Rats! Somerville looks to curb rodent problem

City officials say unsecured trash receptacles are one of the main causes of rat infestation.

The population of Somerville seems to be growing and we’re not talking about people.

City officials said they’ve received an increased number of reported rat sightings this year and residents said they have noticed more of the vulgar vermin scurrying around and through their yards.

“They come out from the sewers and they’re so big it’s incredible,” said James Balan, a lifelong Somerville resident. “I have a 3-year-old son and I tell him if he sees a rat to run the other way. I shouldn’t have to do that.”

Rat inspection requests in the city are up 52 percent for the first six months of this year compared with the same time period last year, according to data provided by the city.

City officials have created maps using the data to report rat sightings to pinpoint problem neighborhoods.

While officials attributed the rat rise in part to the dense city’s available food sources and to the mild winter, which spared the rats a chilling death, residents had their own theories.

Buddy Keenan, who lives on Gilman Street in one of the neighborhoods with multiple reported rat sightings, said he believes the rats have come to his area from nearby construction sites and run along the railroad tracks that are behind his home.

Rats have previously been a problem in Somerville, like they have in other heavily populated cities.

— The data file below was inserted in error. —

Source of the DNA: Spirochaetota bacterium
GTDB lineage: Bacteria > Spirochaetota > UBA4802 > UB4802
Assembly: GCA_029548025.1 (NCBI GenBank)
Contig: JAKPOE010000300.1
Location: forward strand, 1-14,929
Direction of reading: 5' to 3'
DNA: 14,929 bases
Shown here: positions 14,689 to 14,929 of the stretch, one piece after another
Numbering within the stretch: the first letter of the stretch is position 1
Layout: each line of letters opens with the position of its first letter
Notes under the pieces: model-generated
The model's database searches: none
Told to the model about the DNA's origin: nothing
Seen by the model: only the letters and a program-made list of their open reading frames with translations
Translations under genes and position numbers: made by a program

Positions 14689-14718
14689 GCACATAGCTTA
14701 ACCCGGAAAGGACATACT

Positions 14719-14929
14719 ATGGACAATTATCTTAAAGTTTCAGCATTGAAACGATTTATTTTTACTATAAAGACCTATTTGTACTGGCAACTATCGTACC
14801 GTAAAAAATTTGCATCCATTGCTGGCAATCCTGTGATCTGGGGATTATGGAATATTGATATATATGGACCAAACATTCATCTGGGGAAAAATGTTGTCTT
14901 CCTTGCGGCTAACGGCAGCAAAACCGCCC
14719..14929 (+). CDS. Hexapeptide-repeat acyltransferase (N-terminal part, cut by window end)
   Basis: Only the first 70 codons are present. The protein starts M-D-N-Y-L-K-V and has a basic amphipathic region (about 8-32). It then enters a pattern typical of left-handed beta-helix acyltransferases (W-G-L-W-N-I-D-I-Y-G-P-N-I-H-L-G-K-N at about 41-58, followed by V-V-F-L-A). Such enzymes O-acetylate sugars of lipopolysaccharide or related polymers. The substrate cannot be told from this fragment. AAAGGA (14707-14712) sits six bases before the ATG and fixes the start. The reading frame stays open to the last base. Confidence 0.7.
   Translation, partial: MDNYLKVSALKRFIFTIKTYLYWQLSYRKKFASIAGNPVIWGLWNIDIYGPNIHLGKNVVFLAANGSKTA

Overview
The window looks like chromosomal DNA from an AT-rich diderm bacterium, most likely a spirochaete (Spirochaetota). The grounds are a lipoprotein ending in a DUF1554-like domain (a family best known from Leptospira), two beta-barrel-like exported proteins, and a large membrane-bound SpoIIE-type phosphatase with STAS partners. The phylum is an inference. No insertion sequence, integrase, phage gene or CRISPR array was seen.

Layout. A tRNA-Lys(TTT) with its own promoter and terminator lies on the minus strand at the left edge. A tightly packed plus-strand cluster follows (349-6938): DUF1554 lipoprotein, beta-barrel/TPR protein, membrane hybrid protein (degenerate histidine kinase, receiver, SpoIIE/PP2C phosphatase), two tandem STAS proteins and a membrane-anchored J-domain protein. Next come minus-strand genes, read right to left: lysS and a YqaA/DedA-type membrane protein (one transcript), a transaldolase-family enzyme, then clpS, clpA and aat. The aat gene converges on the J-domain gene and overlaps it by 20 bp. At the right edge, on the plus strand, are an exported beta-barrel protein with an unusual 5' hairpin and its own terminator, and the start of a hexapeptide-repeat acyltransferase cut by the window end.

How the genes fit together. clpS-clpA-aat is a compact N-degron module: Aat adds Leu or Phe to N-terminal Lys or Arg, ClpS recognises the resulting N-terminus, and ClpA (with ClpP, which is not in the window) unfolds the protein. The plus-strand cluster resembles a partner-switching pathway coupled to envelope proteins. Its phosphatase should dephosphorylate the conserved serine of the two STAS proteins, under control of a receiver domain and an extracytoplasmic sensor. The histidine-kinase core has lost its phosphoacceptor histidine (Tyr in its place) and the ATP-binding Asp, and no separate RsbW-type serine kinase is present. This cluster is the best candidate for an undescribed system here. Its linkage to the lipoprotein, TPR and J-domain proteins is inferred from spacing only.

Years ago the city formed a Rodent Task Force to address issues then.

Ellen Collins, the operations manager for Somerville’s Inspectional Services Department, said the city is currently reviewing its procedures for dealing with rat issues and incorporating more of the task force’s recommendations.

In the meantime, Collins said workers are stepping up their efforts like baiting sewer basins and passing out informational door hangers in problem neighborhoods.

She said the biggest issue inspectors and workers are looking for is uncovered trash.
“They are very smart creatures and they’re just going to find food,” said Collins. “You want to eliminate food and shelter.”

Balan, who also lives on Gilman Street, said he would like to see the city give out trash bins for homes. He said he sees too many of his neighbors dumping trash in bags out windows or in uncovered barrels.

“It has to be solved because it’s ridiculous,” he said.

Officials map rat regions

Officials have mapped problem neighborhoods where the most rat sightings have occurred during the first six months of the year.

Areas in East Somerville have seen a high number of rat calls per square foot, according to city data.
The area south of Union Square that borders Cambridge is also another problem area.

Preventing rats

The city suggests tips for residents to help control the rat problem:
Eliminate food sources by using tight-fitting lids on all trash containers
Keep food, like fallen bird food or fruits from trees, off of the ground
Maintain property to eliminate rodent shelter
Remove trash and debris and keep vegetation trimmed
When calling 311 to report a rat sighting, make sure to know where the rat is coming from or if it’s feeding on a nearby food source


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